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Column: You don’t want to lie, not to the young

  • Jon Stableford. Copyright (c) Valley News. May not be reprinted or used online without permission. Send requests to permission@vnews.com.

For the Valley News
Published: 7/10/2021 10:10:06 PM
Modified: 7/10/2021 10:10:07 PM

A few days ago my 5-year-old granddaughter opened her hand, revealing a stone, and asked, “Is this quartz?” We were on a hike that included her grandmother, her parents and her infant sister in a backpack, and she and I had fallen behind because the hill was steep and there were so many wonders to see along the way.

“Yes!” I said a little too enthusiastically. My two years of college geology are now well past their expiration date, but a week earlier she had picked up a similar stone on another hill, and I was pleased she remembered the word I’d used to name it. “Quartzite” would have been more accurate for these stones, a fact I verified later that afternoon with an internet search.

We continued to climb, and I speculated about the impurities that clouded her specimen. By then she had put it in her pocket and was busy picking wildflowers.

Children are so curious and acquisitive, and it’s natural to worry that what we say to them is too much or too little. For the remaining hour of that hike I was entirely present for my granddaughter, but an earworm from a Leonard Cohen song haunted me:

And the night comes on

It’s very calm

I’d like to pretend that my father was wrong

But you don’t want to lie, not to the young …

Cohen’s song is hardly applicable; it fixates on serious issues like war and sex and suicide (in addition to parenthood), but there I was, suddenly worrying about everything I said to my granddaughter as her questions veered from fungi to mammals to reptiles to amphibians.

I know better than to take myself too seriously. In my career as a classroom teacher, I knew that when my students were parsing speeches from King Lear or wrestling with parallel construction in their own writing, the material before them was less important than the process of learning how to learn.

I knew they would forget most of what they studied with me, but also that if I did my job right, their curiosity and acquisitiveness would remain undamaged. As they matured, they would relearn so many things with new depth and complexity because they would know how to go about unlocking secrets.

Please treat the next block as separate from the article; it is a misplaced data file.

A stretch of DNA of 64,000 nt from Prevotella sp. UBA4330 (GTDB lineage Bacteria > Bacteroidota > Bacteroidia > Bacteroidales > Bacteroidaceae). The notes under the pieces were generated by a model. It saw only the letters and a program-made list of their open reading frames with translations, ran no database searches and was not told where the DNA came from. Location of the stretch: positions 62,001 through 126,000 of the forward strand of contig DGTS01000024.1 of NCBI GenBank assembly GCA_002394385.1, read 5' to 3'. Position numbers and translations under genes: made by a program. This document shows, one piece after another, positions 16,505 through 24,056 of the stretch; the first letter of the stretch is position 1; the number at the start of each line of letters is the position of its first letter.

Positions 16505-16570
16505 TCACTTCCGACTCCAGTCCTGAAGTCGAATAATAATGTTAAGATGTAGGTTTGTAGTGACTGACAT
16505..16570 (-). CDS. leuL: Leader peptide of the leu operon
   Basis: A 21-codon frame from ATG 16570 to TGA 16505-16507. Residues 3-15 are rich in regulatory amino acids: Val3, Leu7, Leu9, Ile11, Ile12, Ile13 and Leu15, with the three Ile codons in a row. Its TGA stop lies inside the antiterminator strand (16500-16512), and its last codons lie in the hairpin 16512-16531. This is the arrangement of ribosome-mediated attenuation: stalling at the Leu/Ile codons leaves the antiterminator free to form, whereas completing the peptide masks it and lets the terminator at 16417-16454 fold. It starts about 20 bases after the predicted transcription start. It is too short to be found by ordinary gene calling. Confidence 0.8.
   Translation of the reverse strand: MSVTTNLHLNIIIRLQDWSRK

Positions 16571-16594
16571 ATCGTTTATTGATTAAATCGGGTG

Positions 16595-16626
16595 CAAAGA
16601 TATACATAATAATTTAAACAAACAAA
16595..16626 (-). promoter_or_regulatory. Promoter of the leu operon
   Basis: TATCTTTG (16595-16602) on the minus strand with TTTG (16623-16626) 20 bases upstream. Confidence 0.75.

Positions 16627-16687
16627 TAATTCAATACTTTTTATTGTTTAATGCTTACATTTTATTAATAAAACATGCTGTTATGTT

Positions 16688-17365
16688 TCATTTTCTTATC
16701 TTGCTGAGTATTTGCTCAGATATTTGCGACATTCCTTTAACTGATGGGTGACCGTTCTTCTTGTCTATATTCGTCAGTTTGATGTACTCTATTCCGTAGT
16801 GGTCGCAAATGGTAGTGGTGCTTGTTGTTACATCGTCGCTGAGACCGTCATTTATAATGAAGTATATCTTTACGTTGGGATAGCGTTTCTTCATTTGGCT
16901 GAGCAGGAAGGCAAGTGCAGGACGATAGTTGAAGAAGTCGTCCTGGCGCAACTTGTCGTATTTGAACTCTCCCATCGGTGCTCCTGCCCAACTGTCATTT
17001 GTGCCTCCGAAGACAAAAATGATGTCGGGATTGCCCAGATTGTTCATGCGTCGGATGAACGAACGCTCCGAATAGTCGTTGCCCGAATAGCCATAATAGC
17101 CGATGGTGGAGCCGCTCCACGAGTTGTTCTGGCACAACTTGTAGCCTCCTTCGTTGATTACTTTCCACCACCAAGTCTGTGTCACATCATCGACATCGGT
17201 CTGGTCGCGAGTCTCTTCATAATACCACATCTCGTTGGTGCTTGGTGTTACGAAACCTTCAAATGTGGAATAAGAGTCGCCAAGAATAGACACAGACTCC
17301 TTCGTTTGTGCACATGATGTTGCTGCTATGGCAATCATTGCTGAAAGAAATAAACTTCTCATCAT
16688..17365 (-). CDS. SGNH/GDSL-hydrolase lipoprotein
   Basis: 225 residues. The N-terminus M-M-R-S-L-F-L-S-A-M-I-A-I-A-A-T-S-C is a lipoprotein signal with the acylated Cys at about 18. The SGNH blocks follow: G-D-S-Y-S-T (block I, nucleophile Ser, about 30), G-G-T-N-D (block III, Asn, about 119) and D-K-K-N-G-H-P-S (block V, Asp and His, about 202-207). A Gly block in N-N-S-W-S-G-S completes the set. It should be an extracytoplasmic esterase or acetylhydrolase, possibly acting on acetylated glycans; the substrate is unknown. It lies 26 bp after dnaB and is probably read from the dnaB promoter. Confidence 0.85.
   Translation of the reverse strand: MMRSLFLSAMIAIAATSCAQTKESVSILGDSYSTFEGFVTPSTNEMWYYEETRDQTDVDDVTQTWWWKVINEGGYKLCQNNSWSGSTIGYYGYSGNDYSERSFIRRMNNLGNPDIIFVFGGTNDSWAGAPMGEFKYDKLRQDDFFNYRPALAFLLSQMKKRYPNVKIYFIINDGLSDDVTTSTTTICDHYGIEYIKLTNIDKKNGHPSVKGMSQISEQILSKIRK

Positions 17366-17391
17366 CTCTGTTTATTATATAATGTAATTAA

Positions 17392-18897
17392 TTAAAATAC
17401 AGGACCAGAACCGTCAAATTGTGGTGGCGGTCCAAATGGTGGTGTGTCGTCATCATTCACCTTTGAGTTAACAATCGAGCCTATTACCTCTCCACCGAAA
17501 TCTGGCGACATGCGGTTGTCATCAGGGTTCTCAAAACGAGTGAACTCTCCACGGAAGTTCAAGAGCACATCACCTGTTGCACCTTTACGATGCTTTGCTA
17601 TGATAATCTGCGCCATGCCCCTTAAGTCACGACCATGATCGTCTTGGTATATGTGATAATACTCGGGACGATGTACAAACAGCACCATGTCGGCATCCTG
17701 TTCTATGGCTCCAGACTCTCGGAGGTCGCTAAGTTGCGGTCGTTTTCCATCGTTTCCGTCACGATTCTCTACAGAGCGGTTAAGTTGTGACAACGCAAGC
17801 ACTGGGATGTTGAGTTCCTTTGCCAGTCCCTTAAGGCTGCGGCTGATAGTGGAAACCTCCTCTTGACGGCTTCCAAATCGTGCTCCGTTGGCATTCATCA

Ah, the luxury of a retired teacher, my world reduced to the alchemy of conversations with my grandchildren. I might better spend my time fighting for teachers who are currently being told by politicians and activists what not to teach.

Honest inquiry about topics such as the warming Earth or the patterns of oppression in our history are suddenly taboo. The governor of Florida, who reportedly has presidential ambitions, wants to survey the minds of university students in his state.

He claims he is looking for proof that students are free to think for themselves, but what he really is after with his survey is assurance that his ideas are being supported and nurtured by universities receiving public funding.

Republican legislators uncomfortable with the changing demographics of our nation vilify for political gain words like Black Lives Matter and critical race theory and turn them into battle cries as misguided as “Remember the Maine!” To open minds these terms should be invitations to thoughtful debate.

Indoctrination of any kind, whether from the left or the right, has no place in education; but Republican legislatures in many states including, New Hampshire, have been writing laws about what can and cannot be taught and criminalizing teachers who do not comply. We should trust the professionals and leave teaching to teachers, but everyone is an expert in a country where opinion often passes for truth.

If our schools teach young people to learn and to think for themselves, honest people should have nothing to worry about. In 1988, my daughter spent the fall of her senior year of high school at a math and science school in Novosibirsk in what was then still the Soviet Union. It takes some courage to allow your child to leave home and venture so far, but never did her mother and I worry that she would be corrupted by communism. We trusted her command of the Russian language and her grip on her own values, and she emerged from that experience (and another involving a full academic year at a university in Moscow when she was in college) as a stronger and more confident learner.

In the spring of the year of my daughter’s first experience abroad, a boy from Novosibirsk lived with us and took classes at the school where I taught. He was already a brilliant mathematician and chess player, and one day I asked him which Russian writers were his favorites. “Soviet writer” he corrected. He knew I was referring to the likes of Dostoyevsky, Tolstoy and Pushkin, so his correction sounded brainwashed and foolish, but I knew he was just being cautious. Some years later he described in a letter to us his graduate studies and the freedom he was enjoying in the new Russia.

If you ever doubt the independence and resilience of young people to resist the nonsense of adults who have lost their way, take a hike with a 5-year-old. The young are too curious and too energetic to take our word for anything without seeing for themselves, and register our words with a natural skepticism. If you doubt this, try arguing with a child about a vegetable on her plate that she finds disgusting.

Our role as adults is to spoil our children with love, and to never lie. We couldn’t control what they think if we tried.

Jonathan Stableford lives in Strafford.




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